Hector Chetwode-Talbot, Eck to his friends, has left the army after a rather nasty moment in Colombia. From a privileged background, he is slightly at a loss as to what to do next, when he is approached by an old army pal, Bilbo Mountwilliam. Bilbo runs an investment fund company and business is booming. Bilbo persuades Eck to join the company as a 'greeter', for a person with Eck's list of contacts is an easy route to a rich seam of moneyed clients. All Eck has to do is supply the contacts with entertainment and large G&Ts and then the fund managers will do the rest. Soon Eck is able to buy himself a luxury sports car and decadent flat in the city. All that is missing in his life is a woman. It is on a golfing trip to France with his friend Henry Newark that Eck first meets Charlie Summers, a fly-by-night entrepreneur who is hiding out in France after a 'misunderstanding with Her Majesty's Customs and Revenue'. Charlie's latest scheme is to import Japanese dog food into the UK. Henry casually mentions that Charlie should 'look us up' if he is ever in Gloucestershire. Not only does Charlie Summers look Henry up, he arrives with his suitcase, intent on staying with the Newarks and relaunching his dog food business in their area. But with the financial crash looming, Eck begins to ask himself if they are so very different...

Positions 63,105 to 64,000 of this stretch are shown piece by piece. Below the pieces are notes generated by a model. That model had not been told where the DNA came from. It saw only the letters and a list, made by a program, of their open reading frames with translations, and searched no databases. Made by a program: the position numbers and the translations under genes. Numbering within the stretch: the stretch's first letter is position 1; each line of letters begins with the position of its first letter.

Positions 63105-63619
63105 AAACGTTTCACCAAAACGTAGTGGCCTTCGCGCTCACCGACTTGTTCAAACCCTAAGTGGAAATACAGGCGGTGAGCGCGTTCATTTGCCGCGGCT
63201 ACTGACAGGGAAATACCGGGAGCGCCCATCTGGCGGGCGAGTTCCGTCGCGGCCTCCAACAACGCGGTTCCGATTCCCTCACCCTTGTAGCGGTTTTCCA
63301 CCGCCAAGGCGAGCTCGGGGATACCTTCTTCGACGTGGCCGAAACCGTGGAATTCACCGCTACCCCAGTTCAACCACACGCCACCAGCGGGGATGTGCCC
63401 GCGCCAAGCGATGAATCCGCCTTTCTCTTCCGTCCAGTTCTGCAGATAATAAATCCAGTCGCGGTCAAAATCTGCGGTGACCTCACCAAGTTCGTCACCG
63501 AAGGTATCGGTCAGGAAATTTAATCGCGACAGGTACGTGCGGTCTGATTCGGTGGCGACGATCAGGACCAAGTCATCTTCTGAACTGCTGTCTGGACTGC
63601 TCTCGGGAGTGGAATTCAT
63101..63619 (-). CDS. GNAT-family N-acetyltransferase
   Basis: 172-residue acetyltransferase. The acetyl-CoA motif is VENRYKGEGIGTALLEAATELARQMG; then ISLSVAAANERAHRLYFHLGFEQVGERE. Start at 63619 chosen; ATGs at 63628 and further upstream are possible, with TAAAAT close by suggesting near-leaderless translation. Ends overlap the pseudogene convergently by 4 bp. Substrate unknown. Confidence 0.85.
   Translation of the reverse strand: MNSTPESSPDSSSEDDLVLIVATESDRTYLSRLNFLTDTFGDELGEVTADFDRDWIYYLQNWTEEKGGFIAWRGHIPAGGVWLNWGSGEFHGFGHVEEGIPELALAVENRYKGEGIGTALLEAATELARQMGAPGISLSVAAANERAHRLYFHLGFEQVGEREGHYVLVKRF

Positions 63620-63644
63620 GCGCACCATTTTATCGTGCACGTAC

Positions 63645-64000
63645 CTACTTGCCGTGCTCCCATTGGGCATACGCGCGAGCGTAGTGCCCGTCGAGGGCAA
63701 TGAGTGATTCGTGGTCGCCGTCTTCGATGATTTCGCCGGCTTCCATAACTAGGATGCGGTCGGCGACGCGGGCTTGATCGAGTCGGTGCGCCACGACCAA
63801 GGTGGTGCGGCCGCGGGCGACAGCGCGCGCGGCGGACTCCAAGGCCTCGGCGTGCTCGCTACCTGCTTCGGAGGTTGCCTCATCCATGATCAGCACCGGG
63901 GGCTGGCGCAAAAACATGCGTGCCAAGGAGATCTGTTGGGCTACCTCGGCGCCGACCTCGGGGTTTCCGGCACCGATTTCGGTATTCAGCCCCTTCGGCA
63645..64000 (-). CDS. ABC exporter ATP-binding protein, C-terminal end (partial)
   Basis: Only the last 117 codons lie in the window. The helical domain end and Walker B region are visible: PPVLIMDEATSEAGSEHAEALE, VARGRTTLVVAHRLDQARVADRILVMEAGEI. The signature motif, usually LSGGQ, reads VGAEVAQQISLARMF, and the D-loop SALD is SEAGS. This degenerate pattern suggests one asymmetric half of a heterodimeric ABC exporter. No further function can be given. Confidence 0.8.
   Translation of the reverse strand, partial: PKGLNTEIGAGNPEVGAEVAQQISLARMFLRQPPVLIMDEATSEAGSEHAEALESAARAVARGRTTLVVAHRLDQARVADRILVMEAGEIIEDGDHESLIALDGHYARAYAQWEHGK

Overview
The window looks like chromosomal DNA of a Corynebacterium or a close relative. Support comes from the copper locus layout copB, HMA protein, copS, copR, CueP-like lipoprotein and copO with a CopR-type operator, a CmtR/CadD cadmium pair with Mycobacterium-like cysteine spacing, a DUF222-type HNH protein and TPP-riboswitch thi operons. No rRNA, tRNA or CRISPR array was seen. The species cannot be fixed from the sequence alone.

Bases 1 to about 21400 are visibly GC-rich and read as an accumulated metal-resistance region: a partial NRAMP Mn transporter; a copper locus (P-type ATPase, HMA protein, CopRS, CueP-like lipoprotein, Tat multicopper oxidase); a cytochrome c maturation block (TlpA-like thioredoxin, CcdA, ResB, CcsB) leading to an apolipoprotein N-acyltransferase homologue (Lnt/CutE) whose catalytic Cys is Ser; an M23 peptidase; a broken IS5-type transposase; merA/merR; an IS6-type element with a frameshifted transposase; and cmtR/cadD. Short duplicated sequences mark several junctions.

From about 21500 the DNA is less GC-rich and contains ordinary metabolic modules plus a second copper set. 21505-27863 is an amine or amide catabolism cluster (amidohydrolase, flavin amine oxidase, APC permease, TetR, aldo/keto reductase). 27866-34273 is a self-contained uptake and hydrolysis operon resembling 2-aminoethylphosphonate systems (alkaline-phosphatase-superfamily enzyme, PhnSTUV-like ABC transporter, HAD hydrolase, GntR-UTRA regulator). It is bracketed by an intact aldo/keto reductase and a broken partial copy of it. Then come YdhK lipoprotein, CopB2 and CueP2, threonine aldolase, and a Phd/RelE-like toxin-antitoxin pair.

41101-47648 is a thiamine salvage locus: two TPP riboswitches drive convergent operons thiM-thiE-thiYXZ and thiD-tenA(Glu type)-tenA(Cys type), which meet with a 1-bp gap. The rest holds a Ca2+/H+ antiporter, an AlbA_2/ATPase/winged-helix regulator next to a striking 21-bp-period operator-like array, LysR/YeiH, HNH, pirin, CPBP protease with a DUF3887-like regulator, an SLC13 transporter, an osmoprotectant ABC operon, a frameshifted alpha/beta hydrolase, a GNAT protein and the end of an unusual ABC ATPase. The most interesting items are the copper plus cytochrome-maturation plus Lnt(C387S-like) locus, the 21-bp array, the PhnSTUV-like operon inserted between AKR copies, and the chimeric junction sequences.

Paul Torday was born in 1946 and read English Literature at Pembroke College, Oxford. He spent the next 30 years working in engineering and in industry, after which he scaled back his business responsibilities to fulfil a long-harboured ambition - to write.
He burst on to the literary scene in 2006 with his first novel, Salmon Fishing in the Yemen, an immediate bestseller that has been sold in 19 countries.
He is married with two sons by a previous marriage and has two stepsons and lives close to the River North Tyne.